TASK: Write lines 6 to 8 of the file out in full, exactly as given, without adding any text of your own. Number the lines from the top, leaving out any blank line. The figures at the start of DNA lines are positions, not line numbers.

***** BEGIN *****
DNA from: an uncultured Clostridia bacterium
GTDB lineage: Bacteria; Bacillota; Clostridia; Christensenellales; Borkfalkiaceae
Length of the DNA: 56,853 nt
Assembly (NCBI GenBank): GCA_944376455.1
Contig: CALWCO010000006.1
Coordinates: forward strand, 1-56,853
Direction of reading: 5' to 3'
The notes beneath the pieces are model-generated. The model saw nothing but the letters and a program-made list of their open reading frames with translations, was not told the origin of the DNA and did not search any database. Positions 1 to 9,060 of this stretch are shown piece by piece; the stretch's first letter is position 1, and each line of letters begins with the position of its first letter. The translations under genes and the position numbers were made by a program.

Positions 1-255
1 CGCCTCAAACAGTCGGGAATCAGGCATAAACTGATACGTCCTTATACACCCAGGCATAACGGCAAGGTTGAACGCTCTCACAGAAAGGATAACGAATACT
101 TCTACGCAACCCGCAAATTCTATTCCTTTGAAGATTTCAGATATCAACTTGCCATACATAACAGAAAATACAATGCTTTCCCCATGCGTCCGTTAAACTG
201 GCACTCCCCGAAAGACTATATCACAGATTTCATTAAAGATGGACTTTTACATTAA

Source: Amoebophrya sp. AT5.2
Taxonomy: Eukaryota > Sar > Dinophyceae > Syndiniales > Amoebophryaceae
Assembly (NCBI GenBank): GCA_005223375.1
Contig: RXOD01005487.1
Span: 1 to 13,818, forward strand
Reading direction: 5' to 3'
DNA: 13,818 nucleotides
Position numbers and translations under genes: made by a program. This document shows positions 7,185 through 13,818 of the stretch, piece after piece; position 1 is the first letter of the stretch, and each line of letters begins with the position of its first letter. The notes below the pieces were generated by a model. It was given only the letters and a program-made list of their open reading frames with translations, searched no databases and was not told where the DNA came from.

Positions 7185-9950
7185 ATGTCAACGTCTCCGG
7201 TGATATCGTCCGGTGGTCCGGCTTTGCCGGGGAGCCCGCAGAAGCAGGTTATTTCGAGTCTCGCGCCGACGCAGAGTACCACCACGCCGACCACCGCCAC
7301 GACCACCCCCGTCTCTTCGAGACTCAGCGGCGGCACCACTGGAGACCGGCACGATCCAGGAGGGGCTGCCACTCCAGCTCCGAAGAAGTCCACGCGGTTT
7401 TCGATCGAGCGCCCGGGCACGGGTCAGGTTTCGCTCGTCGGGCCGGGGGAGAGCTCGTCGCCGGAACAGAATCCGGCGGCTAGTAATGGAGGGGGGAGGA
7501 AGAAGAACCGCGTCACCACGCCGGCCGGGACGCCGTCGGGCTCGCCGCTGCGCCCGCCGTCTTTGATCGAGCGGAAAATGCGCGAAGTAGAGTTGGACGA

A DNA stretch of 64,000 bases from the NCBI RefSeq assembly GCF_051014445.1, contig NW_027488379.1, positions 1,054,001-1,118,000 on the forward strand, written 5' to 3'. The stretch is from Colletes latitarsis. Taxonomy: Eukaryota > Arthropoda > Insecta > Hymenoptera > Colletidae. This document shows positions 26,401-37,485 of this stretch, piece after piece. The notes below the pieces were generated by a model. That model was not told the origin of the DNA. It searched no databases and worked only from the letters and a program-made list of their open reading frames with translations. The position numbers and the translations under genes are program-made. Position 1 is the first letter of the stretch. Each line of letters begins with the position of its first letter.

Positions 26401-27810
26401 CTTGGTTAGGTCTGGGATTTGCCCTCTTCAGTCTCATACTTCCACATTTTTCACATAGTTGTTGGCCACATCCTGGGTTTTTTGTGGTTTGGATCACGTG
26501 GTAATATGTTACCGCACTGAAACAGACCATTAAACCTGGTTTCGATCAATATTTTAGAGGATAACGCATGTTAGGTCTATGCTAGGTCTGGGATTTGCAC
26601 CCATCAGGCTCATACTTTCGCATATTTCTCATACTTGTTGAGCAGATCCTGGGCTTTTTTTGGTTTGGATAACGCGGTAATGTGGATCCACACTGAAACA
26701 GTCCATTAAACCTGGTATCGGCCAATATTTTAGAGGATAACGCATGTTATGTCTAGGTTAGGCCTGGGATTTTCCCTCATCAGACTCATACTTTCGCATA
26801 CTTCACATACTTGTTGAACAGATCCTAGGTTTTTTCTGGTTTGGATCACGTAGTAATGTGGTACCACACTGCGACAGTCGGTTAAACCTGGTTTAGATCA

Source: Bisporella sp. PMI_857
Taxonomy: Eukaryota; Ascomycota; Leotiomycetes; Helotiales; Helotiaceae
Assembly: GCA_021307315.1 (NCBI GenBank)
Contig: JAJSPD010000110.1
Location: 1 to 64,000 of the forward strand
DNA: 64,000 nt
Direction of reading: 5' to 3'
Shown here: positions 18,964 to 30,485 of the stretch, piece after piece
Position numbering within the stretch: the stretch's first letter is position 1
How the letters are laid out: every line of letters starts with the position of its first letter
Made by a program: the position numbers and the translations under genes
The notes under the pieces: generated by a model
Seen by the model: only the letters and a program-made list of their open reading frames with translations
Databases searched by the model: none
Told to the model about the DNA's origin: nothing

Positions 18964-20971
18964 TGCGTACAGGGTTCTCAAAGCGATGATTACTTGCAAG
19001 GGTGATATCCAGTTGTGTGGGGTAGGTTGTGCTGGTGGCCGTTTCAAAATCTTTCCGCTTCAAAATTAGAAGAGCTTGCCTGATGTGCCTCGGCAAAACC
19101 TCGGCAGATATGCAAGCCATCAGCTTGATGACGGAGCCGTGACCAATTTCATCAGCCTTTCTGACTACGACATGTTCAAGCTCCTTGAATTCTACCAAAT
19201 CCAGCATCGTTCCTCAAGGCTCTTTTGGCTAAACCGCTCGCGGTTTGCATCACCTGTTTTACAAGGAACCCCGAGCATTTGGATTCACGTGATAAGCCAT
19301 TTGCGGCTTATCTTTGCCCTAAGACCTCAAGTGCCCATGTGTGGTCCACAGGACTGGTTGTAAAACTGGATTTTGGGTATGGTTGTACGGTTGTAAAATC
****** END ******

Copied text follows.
Coordinates: forward strand, 1-56,853
Direction of reading: 5' to 3'
The notes beneath the pieces are model-generated. The model saw nothing but the letters and a program-made list of their open reading frames with translations, was not told the origin of the DNA and did not search any database. Positions 1 to 9,060 of this stretch are shown piece by piece; the stretch's first letter is position 1, and each line of letters begins with the position of its first letter. The translations under genes and the position numbers were made by a program.